$87M in IT enhancements to ‘unlock’ data, improve health center quality

HHS will provide $87 million in funding to support information technology (IT) enhancements in 1,310 health centers throughout the United States and its territories. The funding is intended to support the health centers’ transition to value-based models of care, promote information-sharing to improve quality of care, allow the centers to use information to support better decisions, and increase their engagement in transforming delivery systems. HHS Secretary Sylvia Burwell stated that the funding “will help unlock health care data and put it to work.”

Health Resources and Services Administration (HRSA) health centers provide comprehensive preventive and primary health care to patients regardless of their ability to pay, adjusting fees based on that ability. Section 10503 of the Patient Protection and Affordable Care Act (ACA) (P.L. 111-148) established an $11 billion, five-year Community Health Center (CHC) Fund to strengthen the centers, which was extended by the Medicare Access and CHIP Reauthorization Act (MACRA) (P.L. 114-10) of 2015. Funding for the IT enhancements comes from the CHC Fund.

Health centers that use the funding to purchase or upgrade electronic health record (EHR) systems must ensure that the technology is certified by the Office of the National Coordinator for Health Information Technology (ONC).

Transparency websites give health IT purchasers clear view of products

Purchasers of certified health information technology (IT) have access to information about health IT products’ costs and limitations via two new websites maintained by the HHS Office of the National Coordinator for Health Information Technology (ONC). The 2015 Edition Health IT Final rule required developers to disclose information about known material limitations and types of costs associated with their products and to make an attestation as to whether they will voluntarily take additional actions to increase transparency regarding their products and business practices. The information is available on the ONC’s Certified Health IT Developer Transparency website, as well as on the upgraded health IT product list.

Mandatory disclosures

The Final rule (80 FR 62602, October 16, 2015) mandated developer disclosures so that purchasers could better understand obstacles and costs that they might face, allowing them to compare and knowledgeably select products. Statements must be written in detailed, plain language. Because customers can make more informed choices based on the disclosed information, developers have more incentives to improve upon their products and to refrain from engaging in information blocking, which is deliberate or unreasonable interference with the exchange of electronic health information.

Voluntary attestation

Earlier in 2016, companies that provide 90 percent of electronic health records (EHRs) used by hospitals nationwide made an interoperability pledge, agreeing to improve consumer access, refrain from blocking and ensure transparency, and implement federally recognized interoperability standards. “Nearly all developers” who made the earlier pledge have voluntarily attested, pursuant to the requirement set forth in the Final rule, that they will take additional actions to promote transparency, including making information about their business practices available to potential customers and requestors. The Final rule also allowed developers to attest that they will not take additional voluntary actions.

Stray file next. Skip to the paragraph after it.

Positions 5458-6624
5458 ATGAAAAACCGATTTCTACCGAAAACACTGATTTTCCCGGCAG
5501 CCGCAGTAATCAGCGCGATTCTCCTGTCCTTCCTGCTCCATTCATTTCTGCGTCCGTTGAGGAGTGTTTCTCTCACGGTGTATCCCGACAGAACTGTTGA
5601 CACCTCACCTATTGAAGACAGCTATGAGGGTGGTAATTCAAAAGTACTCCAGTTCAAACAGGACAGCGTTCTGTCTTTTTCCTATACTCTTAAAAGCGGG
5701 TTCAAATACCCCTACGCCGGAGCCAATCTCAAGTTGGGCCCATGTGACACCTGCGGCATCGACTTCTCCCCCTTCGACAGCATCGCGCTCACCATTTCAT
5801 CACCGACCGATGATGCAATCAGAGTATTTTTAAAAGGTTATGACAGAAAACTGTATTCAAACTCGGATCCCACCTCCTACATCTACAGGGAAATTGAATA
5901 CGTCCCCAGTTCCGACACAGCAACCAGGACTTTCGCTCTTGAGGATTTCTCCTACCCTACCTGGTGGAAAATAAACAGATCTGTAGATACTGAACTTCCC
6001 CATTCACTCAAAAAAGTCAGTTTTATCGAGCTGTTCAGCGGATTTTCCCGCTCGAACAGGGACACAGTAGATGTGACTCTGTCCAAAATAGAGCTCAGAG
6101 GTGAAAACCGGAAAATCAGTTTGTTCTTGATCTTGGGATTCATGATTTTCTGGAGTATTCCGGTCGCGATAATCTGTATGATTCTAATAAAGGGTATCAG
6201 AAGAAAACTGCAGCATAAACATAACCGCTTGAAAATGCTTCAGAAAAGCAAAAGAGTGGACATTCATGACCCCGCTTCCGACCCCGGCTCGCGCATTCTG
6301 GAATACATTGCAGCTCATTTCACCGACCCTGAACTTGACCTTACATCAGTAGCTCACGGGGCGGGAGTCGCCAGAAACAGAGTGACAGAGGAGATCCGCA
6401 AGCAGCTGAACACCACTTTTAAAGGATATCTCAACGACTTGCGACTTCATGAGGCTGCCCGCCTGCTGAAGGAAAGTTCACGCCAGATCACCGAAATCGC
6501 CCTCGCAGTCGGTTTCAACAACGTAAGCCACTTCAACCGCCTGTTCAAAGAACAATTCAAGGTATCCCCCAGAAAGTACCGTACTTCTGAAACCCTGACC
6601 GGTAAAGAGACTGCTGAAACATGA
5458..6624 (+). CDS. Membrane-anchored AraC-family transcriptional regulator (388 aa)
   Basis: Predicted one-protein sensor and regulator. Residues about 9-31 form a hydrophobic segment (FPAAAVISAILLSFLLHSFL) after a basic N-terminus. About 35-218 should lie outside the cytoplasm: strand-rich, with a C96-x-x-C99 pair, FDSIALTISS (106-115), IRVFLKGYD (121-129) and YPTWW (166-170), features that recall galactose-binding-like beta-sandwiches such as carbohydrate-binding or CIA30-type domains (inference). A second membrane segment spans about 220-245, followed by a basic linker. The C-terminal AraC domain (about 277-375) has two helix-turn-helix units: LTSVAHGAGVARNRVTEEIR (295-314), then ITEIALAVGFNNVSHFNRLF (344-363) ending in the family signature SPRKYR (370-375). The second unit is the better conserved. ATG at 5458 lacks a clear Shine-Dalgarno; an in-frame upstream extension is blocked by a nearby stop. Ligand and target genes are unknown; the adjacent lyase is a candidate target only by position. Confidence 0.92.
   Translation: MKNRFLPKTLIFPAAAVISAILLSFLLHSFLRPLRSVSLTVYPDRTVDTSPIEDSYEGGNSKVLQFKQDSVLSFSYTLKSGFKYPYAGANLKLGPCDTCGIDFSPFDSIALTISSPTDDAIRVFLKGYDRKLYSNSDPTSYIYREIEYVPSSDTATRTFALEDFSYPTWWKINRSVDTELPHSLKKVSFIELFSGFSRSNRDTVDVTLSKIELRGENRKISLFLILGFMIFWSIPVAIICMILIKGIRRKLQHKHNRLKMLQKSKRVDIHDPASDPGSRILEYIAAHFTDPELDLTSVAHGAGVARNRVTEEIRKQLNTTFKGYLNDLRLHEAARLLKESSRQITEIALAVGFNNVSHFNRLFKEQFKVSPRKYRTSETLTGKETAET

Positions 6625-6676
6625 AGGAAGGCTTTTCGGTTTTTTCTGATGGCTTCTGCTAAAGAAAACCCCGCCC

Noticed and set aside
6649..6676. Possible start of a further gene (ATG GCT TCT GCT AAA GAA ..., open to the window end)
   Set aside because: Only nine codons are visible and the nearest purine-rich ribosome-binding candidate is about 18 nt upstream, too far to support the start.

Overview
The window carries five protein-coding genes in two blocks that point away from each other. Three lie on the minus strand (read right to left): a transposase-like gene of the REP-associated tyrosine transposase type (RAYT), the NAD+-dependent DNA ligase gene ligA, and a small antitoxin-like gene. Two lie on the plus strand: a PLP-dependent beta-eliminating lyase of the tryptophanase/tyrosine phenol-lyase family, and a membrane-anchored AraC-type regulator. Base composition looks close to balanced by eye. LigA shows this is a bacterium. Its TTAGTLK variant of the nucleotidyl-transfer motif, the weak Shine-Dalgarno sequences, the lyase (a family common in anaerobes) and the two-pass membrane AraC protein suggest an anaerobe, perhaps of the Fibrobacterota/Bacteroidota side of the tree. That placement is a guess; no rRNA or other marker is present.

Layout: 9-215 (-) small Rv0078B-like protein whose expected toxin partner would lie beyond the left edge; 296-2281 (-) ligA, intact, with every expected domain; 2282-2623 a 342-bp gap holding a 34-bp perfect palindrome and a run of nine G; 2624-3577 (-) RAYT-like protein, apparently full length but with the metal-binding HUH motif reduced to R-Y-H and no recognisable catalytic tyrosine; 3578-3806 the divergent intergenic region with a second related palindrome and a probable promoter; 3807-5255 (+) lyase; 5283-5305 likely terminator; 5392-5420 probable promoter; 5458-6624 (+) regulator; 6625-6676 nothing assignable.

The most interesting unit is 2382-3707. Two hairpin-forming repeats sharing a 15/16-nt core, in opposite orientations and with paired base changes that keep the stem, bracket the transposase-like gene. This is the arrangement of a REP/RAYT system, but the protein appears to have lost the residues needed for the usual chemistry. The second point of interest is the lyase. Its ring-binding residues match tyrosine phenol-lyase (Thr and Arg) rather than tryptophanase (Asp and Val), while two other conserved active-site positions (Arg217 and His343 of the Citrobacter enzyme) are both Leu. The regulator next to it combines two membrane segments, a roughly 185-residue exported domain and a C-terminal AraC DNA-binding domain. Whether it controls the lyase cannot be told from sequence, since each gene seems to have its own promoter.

ONC-Authorized Certification Bodies (ONC-ACB) will monitor developers to ensure that they are “reporting accurate and compliant disclosures.” Developers who fail to do so will be subject to corrective action, including potential termination of certification.

EHR adoption up, ONC discussing further plans at national convention

Almost all hospitals have implemented certified electronic health record (EHR) systems, a notable increase from 2008 survey data. In order to further the efforts to ensure transmission of health information between providers, the Office of the National Coordinator for Health Information Technology (ONC) will convene with public and private sector parties at its 2016 annual meeting, where sessions will educate those attending on current advancements and future plans.

Increased adoption

According to the ONC’s May data brief, 96 percent of reporting non-federal acute care hospitals had certified EHR systems in 2015. Eight of 10 small, rural, and critical access hospitals possessed at least basic EHR technology, although only about half of children’s hospitals and 15 percent of psychiatric hospitals had done so. Across all states, at least 6 out of 10 non-federal acute care hospitals had adopted basic EHR, a significant increase since 2008 when most either reported none or less than 20 percent.

Future of health IT

The annual meeting’s agenda includes presentations on the federal government’s commitment to better health, advances in interoperability, research, and health innovation. The government is particularly interested in precision medicine, which ensures that treatments are individualized to each patient’s needs. The presentations also cover the health IT response to the Zika virus, advancing health IT for Medicaid programs, and cybersecurity.